The Dangers of BPA and Where It is Lurking

Can of Peaches

Can of Peaches

In 2011, Bisphenol A, also known as BPA  was a big topic in the news about the risks connected with this product found in plastics and food packaging materials.  Studies showed it could cause a wild range of diseases such as reproductive system abnormalities, cancer, behavioral disorders, diabetes and cardiovascular disease.  In one study published in the journal Molecular Pharmacology, researchers found that BPA acts as a channel blocker, not allowing cells carrying calcium to get where they need to go. In a BPA free environment, calcium ions flow through “channel proteins” so that they can do their job of regulating muscle contractions, enzyme activity and nerve cell communication. The disruptions from BPA are very similar to those caused by drugs that are used to treat high blood pressure or arrhythmia.

BPA was developed in the 1930s, as scientists were looking for synthetic materials that could mimic the action of the female sex hormone estrogen. Soon it became apparent, however, that the estrogenic effects of BPA were relatively weak for therapeutic applications and other pharmaceuticals were better suited.

However,  BPA found an alternative use in the chemical industry as a basis for plastics and resins. Manufacturers appreciate its versatility, robustness, good electrical insulating properties and low flammability.

But BPA’s hormonal effects still pose a problem. BPA particles can detach from the products and be ingested by the human body, especially through food. Studies show that, among other things, BPA can dissolve in hot water. But even without a source of heat, some plastic coatings in food cans in which BPA is present pass it on to the food.

BPA  has faced criticism for years and in 2011 it was banned from baby bottles because it could cause deformities in infants.  However, BPA is used in many everyday products such as CDs, thermal paper from receipts, mobile phones, motorcycle helmets and plastic bottles.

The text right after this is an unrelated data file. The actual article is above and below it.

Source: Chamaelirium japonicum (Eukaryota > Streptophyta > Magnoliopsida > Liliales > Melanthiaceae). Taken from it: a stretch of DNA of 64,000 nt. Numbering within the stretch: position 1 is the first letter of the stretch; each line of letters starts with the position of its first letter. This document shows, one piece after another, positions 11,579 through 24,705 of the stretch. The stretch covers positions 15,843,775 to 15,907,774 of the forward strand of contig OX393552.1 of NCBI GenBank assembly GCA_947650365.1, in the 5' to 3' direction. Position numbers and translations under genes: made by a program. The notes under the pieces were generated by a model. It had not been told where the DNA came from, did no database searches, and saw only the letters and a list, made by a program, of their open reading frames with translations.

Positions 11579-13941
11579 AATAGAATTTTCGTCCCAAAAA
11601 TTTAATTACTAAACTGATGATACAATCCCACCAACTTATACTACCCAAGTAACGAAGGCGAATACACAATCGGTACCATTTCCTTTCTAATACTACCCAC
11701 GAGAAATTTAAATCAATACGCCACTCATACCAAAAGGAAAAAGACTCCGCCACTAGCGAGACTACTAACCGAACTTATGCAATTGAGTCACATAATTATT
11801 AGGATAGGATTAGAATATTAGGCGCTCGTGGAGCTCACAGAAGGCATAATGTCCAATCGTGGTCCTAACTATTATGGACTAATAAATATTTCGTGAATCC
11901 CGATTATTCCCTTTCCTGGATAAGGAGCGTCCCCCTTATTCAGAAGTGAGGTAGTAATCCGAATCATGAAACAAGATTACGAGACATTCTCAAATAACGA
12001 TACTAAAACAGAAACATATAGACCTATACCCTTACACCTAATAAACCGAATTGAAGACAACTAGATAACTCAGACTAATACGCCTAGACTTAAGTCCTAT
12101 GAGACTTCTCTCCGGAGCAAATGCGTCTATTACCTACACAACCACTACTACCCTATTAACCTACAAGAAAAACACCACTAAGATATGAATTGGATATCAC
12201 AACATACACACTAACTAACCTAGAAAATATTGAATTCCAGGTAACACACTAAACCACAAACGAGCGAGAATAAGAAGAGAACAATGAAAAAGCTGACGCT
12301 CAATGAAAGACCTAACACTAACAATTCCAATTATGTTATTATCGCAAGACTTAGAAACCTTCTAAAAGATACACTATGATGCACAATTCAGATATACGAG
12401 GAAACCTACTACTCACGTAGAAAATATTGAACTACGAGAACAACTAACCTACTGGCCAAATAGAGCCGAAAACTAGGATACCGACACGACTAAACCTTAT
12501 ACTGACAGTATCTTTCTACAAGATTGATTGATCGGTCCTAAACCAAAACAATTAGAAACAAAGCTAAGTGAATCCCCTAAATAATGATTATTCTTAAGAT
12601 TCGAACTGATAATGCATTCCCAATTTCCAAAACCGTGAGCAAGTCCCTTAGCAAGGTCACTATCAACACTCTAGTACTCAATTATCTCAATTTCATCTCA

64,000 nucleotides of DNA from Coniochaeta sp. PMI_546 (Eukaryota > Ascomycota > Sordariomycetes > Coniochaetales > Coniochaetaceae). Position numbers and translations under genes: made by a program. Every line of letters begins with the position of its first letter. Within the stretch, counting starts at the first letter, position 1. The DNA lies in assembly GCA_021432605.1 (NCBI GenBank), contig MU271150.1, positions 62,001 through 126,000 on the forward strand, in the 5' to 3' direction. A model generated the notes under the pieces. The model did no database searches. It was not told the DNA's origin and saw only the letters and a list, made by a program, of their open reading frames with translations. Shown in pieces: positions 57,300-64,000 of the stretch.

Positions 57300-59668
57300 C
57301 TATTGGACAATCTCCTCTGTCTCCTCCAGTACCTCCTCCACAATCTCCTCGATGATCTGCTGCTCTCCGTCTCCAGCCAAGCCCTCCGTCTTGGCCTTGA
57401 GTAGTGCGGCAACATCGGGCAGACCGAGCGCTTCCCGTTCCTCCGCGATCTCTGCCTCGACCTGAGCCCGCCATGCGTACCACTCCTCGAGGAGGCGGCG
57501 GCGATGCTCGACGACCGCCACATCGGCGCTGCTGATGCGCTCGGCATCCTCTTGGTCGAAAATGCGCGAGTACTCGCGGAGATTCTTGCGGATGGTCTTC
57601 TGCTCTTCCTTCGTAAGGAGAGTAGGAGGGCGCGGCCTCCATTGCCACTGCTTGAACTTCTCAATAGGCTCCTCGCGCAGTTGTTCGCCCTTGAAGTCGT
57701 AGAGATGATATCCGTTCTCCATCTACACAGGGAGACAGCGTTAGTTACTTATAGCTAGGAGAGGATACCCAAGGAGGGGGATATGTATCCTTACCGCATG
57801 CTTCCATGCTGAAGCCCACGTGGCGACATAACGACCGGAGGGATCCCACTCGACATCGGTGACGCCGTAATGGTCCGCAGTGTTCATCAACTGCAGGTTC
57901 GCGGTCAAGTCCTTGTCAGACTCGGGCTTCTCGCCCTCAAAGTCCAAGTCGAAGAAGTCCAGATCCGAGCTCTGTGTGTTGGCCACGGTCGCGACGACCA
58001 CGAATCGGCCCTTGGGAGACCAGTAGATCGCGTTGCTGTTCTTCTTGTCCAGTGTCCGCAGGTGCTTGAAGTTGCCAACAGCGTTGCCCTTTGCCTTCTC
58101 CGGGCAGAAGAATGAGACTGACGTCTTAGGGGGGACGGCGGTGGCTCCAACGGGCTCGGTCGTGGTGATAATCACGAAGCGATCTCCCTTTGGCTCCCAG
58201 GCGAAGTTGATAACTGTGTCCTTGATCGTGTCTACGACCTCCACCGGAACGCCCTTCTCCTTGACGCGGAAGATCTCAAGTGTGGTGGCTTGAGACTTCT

In my opinion, if it is not good for babies, it is not good for anyone.  Since BPA is everywhere, you really can’t avoid it.  However, you can take some steps in trying to limit your intake as much as possible by using non-BPA lined water bottles.  Most plastic bottles labeled as #7 contain BPA.  If you leave a water bottle in the car while you go somewhere and it gets hot or warm, don’t drink it because if it does contain BPA, the heat will cause the BPA to leech into your drink at a higher rate.  Also, since BPA can leech into  your food from cans, use frozen or fresh fruits and vegetables whenever possible.   Fresh is best, but frozen is better nutritionally for you than canned, so that is even better.

Today, BPA is back in the news.  The link below is an article about how California is poised to declare BPA as toxic to the reproductive system in people under Proposition 65.  I think this is a good thing because if it passes in California, chances are, we will see this spread throughout the country.

California Set to Declare BPA Toxic to Reproductive System

Still, environmentalists believe the California decision will make more Americans aware of the dangers of BPA in cans. As Janssen puts it, “The significance [of California’s decision] comes from the fact that BPA is about to be